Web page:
Norfolk will be at the forefront of an ambitious planned £1bn investment in soil-free "vertical farming" within the next few years, said a company boss.

Fischer Farms is due to start trial production early next year following its initial £33m investment on a five-and-a-half acre site on the Food Enterprise Park at Easton, outside Norwich.

Tim Smith, general manager of the company’s "Farm 2" operation, said another three vertical farms are planned at the same site during the next two years, backed by specialist investors Gresham House.

Speaking to about 50 members and guests of Holt and District Farmers’ Club, he said this was part of a £1bn planned investment in growing high-quality salads, fruit and vegetables in specialist indoor farms in England in the coming years.

Vertical farms grow crops on stacked trays using hydroponic growing techniques to achieve maximum yields.

Fischer Farms has already built a vertical farm at Lichfield and has also advanced plans for further vertical farming operations near Hull, which will include growing soft fruit such as strawberries and possibly other berries.

Mr Smith updated the meeting on progress at the Norfolk site, where all the main structures have been built, and internal racking will be fitted soon.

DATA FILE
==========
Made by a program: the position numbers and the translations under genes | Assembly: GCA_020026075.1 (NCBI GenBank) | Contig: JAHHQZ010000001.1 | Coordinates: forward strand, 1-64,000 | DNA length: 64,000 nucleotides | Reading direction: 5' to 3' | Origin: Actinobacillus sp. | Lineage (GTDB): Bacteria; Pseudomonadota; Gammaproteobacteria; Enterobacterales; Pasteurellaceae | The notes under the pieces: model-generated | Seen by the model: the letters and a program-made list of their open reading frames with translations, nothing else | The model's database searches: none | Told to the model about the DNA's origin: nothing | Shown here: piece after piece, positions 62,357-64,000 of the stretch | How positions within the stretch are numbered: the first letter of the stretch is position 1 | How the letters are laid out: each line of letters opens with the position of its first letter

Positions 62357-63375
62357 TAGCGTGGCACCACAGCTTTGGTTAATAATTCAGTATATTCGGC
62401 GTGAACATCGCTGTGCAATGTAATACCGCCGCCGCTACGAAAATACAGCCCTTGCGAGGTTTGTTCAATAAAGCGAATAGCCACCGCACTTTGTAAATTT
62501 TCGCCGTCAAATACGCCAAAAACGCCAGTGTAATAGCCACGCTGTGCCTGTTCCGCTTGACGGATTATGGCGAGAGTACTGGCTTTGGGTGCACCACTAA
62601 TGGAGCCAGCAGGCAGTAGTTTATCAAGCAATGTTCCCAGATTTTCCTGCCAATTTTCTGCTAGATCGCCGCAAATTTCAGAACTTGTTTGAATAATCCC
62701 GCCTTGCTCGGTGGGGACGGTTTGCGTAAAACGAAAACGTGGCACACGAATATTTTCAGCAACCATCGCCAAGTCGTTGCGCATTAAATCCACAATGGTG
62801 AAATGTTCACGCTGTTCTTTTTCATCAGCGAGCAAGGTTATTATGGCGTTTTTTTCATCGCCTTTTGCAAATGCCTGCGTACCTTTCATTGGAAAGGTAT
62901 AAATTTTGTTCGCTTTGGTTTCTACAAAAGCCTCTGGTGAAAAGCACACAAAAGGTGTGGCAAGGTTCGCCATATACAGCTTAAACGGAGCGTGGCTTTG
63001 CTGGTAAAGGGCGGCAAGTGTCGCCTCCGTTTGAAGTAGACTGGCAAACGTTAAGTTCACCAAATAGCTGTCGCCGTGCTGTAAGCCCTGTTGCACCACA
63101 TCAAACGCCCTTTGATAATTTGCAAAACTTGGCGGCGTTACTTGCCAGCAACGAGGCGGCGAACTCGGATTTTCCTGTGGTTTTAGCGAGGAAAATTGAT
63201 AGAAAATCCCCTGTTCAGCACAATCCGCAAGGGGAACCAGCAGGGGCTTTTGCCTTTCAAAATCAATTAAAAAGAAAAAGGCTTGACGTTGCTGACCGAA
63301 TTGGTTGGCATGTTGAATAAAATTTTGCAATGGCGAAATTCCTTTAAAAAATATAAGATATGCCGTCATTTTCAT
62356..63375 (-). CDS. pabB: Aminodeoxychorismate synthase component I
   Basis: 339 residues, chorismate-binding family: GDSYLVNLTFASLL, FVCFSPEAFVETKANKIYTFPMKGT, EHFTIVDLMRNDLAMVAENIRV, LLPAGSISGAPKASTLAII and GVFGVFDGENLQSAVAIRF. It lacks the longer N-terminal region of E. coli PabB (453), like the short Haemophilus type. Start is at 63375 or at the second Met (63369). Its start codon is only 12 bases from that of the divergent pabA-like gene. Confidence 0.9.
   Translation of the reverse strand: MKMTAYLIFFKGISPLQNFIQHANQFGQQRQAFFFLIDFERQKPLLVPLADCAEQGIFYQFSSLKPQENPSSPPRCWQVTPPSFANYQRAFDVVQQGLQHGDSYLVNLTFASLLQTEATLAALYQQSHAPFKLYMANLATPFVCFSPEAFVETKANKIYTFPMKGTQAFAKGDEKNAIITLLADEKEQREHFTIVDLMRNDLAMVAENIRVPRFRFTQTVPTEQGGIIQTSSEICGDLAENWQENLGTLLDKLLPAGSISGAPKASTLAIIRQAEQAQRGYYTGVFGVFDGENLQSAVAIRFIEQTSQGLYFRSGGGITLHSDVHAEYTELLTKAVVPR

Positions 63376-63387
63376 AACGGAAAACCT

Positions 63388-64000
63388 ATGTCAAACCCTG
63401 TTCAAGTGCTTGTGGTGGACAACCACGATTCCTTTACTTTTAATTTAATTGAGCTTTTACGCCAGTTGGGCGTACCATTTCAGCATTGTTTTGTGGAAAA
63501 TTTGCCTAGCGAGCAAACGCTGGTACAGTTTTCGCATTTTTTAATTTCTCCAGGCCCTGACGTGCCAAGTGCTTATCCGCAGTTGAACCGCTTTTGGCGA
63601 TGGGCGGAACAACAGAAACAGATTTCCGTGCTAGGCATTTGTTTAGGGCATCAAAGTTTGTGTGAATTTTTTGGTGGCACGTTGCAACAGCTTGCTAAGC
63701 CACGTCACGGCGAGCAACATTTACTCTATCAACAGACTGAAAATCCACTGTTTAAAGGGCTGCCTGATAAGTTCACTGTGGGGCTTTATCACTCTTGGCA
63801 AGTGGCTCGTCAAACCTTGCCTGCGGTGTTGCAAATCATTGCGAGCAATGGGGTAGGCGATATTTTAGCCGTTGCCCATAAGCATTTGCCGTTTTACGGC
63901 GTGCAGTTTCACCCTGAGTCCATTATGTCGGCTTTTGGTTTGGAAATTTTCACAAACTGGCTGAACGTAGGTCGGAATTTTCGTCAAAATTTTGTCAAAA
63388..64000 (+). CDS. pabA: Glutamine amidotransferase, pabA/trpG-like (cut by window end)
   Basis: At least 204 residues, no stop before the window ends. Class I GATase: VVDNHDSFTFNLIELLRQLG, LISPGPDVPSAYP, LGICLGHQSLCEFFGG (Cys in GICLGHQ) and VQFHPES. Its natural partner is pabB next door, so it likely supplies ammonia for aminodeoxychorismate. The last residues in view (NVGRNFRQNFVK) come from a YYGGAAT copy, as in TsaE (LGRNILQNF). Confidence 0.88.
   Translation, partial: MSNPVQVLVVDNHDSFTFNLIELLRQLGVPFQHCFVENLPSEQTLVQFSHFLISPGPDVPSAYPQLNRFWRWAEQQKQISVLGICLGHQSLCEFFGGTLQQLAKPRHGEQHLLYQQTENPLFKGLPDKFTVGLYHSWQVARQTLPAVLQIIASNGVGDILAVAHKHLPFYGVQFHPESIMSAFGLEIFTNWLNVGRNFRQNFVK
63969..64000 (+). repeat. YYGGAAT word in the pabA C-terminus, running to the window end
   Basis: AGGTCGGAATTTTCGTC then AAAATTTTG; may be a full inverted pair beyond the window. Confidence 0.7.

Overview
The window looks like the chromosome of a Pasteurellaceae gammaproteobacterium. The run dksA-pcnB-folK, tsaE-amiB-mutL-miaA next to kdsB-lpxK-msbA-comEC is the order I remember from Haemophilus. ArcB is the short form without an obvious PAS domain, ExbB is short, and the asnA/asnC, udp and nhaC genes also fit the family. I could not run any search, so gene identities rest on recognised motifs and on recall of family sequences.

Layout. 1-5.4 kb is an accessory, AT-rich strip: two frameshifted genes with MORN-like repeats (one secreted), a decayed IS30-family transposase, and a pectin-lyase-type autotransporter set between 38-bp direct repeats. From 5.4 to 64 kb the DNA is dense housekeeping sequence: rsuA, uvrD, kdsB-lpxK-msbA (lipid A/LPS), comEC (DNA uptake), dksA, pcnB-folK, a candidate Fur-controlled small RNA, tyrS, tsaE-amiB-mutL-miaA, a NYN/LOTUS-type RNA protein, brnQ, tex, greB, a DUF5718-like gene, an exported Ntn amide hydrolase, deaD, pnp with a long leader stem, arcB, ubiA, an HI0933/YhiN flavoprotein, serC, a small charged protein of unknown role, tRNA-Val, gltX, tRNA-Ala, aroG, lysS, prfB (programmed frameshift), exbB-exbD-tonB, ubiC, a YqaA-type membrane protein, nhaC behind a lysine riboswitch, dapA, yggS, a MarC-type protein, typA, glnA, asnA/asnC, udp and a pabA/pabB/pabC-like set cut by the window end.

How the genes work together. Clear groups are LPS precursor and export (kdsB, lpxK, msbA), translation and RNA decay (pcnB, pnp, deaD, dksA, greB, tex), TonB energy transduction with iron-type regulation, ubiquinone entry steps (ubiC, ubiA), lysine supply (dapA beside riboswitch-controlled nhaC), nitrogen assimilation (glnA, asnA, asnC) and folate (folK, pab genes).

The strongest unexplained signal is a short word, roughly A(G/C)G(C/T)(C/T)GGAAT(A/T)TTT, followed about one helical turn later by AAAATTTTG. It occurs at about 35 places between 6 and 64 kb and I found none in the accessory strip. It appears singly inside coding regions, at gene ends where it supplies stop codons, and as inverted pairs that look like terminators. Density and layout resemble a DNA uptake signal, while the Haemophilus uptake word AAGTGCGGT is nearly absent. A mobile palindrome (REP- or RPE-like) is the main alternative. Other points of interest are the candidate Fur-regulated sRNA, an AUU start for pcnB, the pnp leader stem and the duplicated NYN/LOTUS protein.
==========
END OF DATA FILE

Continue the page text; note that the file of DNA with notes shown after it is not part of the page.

The 20 growing tunnels would contain a total of 7,200 trays, each 1.2m by 3.3m. These would be stacked, depending on the state and height of the growing crop, either six high for final growing, or in eights for the nursery stage and twelves during germination.

A range of light spectrums from the 33,000 LEDs would ensure optimum growing conditions. A nutrient formulation would feed the plants, which would be growing on clay-based “peebles,” which would be carefully “scrubbed” after each crop before re-use.

Crops would be grown in a fully-controlled and biosecure environment, which would minimise disease risks and avoid the use of synthetic chemicals including pesticides, herbicides and insecticides.

The strategy for Farm 2’s cropping would begin with a range of leafy-based crops, then in further phases, fruit including strawberries, blueberries may be grown.

Ultimately, it may be profitable to grow soya or wheat in such vertical farming systems, said Mr Smith.

In further phases, he said more robust tunnels would be built, which would enable roof-mounted solar panels to produce more green energy on-site.

Each “vertical” acre was able to produce as much as 250 acres of open cropped area, he added.